Well now opinions are just that, so let's just keep them opinions and not elevate to anything more.
If you read through my post, I make it clear, and clear again that knives are tools and there is a highly personal preference, and this extends to sharpening as well. Now it is true that I have invested somewhat in decent stones, investing time in getting consistant bevels, getting mirror polishes with nothing more than leather belting and LV honing paste. If you want to invest in cast iron polishing surfaces, diamond pastes, mono crystaline diamond stones, 50X inspection lenses, and the like, then go for it. But if we can both achieve a scary-sharp edge and keep it consistantly with our own methods, materials and techniques then we both win, and neither of us has a "definite' superior way", that is to say there is no "best way".
As a Chef I get asked time and time again, "what's the BEST..(insert here ingredient, wine, knife, chocolate, etc.) And I always tell them that there is no absolute best. I have my favorites, and I'll be glad to share them with you, but that there is no absolute best. Best is very subjective and dependant on a multitude of conditions and factors.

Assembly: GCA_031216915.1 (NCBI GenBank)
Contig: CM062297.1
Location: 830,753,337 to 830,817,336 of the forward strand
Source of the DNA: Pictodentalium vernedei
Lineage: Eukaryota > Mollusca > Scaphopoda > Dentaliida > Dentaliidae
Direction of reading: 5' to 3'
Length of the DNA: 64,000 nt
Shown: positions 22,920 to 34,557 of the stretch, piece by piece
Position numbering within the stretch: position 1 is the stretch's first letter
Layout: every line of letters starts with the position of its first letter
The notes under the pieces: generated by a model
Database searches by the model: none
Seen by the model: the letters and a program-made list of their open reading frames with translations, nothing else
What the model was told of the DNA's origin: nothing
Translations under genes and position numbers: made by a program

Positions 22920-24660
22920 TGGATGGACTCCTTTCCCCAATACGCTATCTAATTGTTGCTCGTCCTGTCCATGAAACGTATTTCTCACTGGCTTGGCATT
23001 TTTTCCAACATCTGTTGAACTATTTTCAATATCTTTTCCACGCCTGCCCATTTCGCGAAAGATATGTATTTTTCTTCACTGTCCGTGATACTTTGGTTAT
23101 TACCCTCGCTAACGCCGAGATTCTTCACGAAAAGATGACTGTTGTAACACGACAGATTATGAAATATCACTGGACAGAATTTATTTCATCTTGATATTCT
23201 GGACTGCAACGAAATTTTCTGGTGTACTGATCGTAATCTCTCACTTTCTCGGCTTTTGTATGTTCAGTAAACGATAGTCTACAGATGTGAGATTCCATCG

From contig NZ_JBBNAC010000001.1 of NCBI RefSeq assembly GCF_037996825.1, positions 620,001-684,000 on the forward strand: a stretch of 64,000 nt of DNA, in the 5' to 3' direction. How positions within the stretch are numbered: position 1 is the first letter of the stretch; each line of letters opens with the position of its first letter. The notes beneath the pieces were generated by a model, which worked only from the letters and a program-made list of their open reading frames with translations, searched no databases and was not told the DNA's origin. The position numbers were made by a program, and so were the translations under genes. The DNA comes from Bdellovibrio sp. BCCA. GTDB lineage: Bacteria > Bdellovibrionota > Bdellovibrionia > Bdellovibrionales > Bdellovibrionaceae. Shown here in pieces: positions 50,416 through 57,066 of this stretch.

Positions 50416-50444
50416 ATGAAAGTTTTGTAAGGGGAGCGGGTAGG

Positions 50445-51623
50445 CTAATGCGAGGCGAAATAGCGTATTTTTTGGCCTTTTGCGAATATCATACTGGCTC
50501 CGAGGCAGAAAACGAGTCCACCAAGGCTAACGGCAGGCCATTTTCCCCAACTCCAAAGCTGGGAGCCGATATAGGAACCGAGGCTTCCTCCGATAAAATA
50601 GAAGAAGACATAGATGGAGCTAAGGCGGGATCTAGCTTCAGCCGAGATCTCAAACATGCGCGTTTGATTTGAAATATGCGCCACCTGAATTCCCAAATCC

I'm not a knife fanatic, I'm just a cook who uses knives daily to support myself, my business, and my family--for the last 30 odd years. My preferred way of thinking is that they are tools, not status symbols or bragging subject matter. "Stuff" happens in kitchens, knives get dropped, get banged around, eejits borrow them and abuse them without my knowledge, they "grow legs" and dissapear. I've got enough to do as it is without investing more time and money than I have to with knives.